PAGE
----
cumuliform cloud


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Related to cumuliform cloud: cumulous, Cumulus Clouds, Cumulus congestus

cumuliform cloud

[′kyü·myə·lə‚fȯrm ‚klau̇d]
(meteorology)
A fundamental cloud type, showing vertical development in the form of rising mounds, domes, or towers.

cumuliform cloud

A convective cloud with vertical development, formed by rising air currents in unstable air. These clouds are cauliflower-like in appearance with appreciable vertical development and dome-shaped upper surface. Usually cumuliform clouds are separate and distinct from each other. They also have flat bases and rarely cover the entire sky. Precipitation from cumuliform clouds is usually of a showery nature. They are extremely turbulent and the best height to penetrate them is at two-thirds of the cloud height. See cumulus and cumulonimbus.
References in periodicals archive ?
For example, the phrase "pendant from a cumuliform cloud" from the AMS may be a technically accurate and important part of the definition, but for purposes of hazard planning this detail may not be important.
"Usually it depends on the availability of convective or cumuliform clouds," said Al Musallam.
Cumuliform clouds, heavy precipitation, and high moisture are all efficient at producing SLD hazards.
High LWC is associated with nimbostratus (steady precipitation clouds) and cumuliform clouds, with cumulonimbus boasting the highest LWCs of all.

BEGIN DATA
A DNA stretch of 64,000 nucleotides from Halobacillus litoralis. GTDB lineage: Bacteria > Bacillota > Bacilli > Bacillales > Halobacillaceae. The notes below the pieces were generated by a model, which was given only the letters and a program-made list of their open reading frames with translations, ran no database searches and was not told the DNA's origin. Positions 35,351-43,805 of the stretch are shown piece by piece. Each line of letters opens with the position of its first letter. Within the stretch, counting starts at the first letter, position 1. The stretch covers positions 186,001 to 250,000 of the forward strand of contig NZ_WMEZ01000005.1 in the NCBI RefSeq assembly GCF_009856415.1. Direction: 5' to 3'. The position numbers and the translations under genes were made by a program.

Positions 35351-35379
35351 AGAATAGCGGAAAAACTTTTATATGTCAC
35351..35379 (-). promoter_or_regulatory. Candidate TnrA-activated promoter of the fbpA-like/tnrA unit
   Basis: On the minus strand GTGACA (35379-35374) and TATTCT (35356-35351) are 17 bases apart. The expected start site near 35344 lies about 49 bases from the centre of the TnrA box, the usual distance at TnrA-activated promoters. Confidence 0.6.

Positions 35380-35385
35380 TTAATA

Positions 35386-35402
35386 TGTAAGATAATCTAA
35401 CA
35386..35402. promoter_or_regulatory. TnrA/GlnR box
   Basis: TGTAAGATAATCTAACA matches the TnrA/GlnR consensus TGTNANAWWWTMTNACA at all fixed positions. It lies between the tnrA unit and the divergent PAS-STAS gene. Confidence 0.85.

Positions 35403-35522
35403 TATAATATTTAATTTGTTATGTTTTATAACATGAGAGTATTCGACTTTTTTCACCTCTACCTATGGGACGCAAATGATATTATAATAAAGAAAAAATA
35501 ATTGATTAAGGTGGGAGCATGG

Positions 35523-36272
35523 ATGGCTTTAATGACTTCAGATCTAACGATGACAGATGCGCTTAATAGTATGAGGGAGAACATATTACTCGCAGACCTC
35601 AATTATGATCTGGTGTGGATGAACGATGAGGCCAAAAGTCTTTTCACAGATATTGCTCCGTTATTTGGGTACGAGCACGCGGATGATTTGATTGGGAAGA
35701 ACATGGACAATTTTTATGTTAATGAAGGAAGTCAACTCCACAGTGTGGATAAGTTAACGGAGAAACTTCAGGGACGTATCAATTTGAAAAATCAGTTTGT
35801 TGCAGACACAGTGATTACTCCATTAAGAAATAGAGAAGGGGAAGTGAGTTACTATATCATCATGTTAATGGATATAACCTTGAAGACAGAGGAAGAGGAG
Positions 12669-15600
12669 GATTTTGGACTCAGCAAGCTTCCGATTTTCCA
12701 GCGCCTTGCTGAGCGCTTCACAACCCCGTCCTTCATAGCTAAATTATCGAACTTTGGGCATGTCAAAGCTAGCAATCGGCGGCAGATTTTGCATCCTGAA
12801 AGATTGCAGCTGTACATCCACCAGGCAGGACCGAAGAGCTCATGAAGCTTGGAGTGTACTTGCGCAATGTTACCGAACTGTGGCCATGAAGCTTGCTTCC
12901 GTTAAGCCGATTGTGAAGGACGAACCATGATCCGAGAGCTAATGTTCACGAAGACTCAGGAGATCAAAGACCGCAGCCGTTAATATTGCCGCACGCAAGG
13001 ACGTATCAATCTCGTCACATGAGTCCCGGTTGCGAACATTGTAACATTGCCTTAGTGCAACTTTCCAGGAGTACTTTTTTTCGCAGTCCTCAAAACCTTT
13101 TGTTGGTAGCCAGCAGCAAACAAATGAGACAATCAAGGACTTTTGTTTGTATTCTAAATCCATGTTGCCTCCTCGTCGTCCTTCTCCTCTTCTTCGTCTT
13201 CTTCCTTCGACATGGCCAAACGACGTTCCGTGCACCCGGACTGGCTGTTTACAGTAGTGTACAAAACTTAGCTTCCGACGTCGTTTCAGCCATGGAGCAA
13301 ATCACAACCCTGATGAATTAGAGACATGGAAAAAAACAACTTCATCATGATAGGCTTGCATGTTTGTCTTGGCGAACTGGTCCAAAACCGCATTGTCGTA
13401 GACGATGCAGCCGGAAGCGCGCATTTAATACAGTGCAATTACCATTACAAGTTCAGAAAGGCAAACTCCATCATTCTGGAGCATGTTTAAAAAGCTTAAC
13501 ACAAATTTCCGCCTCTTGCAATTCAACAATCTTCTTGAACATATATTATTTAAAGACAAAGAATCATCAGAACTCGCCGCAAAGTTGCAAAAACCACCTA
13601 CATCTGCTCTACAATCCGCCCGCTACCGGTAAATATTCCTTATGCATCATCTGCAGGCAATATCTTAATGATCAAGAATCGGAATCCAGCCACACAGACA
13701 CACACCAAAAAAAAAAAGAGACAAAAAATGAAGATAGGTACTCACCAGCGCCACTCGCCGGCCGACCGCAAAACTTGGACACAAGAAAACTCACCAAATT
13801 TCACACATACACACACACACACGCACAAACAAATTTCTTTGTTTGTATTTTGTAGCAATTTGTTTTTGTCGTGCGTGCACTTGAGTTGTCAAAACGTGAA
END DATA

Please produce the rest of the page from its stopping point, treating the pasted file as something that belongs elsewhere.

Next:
Some of the remaining 20 percent of these icing reports are due to convective icing in vertically-developed cumuliform clouds. Convective icing might be captured by a Convective SIGMET if active thunderstorms are present.
Even with a satellite weather receiver, staying clear of turbulent and potentially icy cumuliform clouds is a stretch when you can't see them (except when they're lit up by all that lightning).
The LCL approximates the bases of cumuliform clouds and is drawn on the Skew-T as a black, horizontal bar.
The rising air can produce cumuliform clouds, which can grow into cumulonimbus clouds under the right conditions.
Any supercooled droplet over 40 microns in diameter for stratus clouds or 50 microns in diameter for cumuliform clouds is considered large and exceeds the certification standards for all ice protection systems.
Appleman's research applied to stratiform cold clouds only, but other research suggests that this may apply to cumuliform clouds as well.